“For example, on housing affordability issues, no one renter is going to solve that problem because it requires a policy response, and the place for that is parliament – so I became a politician to change the system.”

He is remembered well by colleagues – even on the opposite side of the chamber.

Judith Hopwood, the Liberal Member for Hornsby during West’s stint, remembers him as ‘a good bloke’.

Hopwood, also a UOW graduate, completed a study on homelessness in 2021 from the perspective of two cave dwellers on the Hawkesbury River north of Sydney,

“Graham was a hard worker with a strong belief in social justice…he did a lot to improve his and the wider community,” she recalls.

But after a decade, West knew it was time to move on.

“One thing about public policy is that it goes backwards as much as it goes forward. It’s never static, so even if I did something good at that time, you can’t just stop. You must keep pushing,” he says.

“Whereas I once believed the only way to get things done was through government, I soon realised you have to do things collaboratively as a whole community. It’s very hard to act in a non-partisan way in government, so I needed to step outside.”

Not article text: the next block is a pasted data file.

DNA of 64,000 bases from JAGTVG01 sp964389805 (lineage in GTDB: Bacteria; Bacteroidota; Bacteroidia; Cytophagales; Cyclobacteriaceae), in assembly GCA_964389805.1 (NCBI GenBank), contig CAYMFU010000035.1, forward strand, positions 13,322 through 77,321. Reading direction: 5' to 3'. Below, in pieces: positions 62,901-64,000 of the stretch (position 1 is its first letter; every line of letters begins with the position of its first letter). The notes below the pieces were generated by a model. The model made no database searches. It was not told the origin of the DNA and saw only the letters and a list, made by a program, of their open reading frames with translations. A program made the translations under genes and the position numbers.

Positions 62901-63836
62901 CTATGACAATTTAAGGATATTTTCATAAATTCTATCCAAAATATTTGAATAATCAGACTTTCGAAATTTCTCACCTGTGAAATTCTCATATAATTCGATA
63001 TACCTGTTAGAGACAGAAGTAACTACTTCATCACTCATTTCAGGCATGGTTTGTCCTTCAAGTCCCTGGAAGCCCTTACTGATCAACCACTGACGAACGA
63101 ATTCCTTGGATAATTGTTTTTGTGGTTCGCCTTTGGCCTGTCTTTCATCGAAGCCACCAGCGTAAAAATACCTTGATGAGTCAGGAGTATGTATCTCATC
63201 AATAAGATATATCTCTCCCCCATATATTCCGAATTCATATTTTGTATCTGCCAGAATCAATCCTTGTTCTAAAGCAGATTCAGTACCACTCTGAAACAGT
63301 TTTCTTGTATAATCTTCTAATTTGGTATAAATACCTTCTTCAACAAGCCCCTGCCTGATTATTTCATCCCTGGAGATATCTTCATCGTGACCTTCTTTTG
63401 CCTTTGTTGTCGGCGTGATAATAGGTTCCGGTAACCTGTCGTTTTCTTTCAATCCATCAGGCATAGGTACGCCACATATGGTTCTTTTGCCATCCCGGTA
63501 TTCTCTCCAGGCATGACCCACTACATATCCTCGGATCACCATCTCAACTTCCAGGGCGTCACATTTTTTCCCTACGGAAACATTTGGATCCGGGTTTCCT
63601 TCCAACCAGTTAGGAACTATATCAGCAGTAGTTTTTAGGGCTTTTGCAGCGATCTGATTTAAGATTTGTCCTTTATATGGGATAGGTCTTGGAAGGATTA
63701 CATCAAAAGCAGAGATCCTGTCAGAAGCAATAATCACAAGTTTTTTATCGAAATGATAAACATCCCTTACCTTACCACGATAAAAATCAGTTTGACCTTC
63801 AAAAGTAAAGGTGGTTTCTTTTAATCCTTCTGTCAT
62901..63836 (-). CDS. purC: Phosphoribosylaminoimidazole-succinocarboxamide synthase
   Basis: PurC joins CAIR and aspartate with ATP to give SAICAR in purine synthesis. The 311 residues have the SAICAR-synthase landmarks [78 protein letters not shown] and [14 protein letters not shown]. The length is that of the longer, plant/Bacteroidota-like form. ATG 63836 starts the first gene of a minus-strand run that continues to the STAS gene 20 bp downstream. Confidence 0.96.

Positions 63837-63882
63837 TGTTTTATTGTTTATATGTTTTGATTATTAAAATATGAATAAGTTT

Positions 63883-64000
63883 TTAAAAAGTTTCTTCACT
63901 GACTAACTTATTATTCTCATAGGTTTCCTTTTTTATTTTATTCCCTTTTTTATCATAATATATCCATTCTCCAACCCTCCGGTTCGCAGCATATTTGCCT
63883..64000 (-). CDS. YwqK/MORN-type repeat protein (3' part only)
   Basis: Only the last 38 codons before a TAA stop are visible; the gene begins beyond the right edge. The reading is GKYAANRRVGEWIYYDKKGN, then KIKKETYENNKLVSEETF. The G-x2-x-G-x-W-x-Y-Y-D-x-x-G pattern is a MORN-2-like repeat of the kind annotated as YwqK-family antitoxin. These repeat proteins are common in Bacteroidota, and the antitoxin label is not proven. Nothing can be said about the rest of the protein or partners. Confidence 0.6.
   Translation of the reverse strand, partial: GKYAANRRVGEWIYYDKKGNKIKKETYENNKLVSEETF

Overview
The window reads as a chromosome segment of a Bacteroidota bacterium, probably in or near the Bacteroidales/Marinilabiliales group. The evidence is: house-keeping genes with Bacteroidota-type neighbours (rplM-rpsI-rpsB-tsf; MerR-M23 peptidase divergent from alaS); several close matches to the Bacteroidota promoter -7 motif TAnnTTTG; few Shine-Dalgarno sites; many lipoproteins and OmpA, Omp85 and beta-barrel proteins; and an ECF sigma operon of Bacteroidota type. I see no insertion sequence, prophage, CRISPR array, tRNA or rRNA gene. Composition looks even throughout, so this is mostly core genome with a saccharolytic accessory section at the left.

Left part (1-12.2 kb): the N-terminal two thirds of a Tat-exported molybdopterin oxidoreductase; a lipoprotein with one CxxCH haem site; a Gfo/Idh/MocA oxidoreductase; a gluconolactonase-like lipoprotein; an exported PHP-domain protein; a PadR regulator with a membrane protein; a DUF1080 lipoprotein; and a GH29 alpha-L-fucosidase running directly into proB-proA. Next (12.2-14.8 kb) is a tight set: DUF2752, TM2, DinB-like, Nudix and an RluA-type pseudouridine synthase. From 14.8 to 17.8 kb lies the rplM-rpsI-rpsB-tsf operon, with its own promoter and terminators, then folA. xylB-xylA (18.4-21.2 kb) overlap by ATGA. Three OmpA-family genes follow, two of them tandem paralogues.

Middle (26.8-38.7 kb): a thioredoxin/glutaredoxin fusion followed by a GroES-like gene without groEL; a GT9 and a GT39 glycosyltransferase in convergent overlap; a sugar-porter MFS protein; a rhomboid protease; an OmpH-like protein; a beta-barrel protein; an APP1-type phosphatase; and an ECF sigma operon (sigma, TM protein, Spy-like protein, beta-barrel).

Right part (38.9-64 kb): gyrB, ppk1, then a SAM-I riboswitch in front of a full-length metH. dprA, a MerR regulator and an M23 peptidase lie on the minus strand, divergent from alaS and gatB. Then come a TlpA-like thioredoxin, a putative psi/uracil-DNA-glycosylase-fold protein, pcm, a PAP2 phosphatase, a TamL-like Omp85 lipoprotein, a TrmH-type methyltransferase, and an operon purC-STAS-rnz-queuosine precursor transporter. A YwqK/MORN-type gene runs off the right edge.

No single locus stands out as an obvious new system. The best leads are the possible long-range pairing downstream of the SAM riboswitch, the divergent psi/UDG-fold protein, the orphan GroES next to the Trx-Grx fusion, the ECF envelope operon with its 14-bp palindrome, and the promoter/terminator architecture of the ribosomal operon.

West grew up in Campbelltown “with no idea of what I wanted to do later in life”.

He got his first taste of helping others at 18 when he started a night patrol in a donated van with a few other people to help feed the homeless and connect them with community and services.

He chose to study at UOW not only for its proximity but also its reputation for interacting with the community.

West reflects on his time on campus with humour and affection.

“Commerce was a great course that gave me flexibility in career choice. The subjects I loved were around strategy,” he says.

“I remember doing a logistic planning exercise on the repetitive steps when shaving like lathering, shaving and rinsing. Our lecturer posed the question on how to improve that, and his answer was simple, stop shaving,” West says with a laugh.

“It was a good lesson in lateral thinking, but an even better lesson on re-evaluating complicated systems you don’t actually need to do, let alone improve.”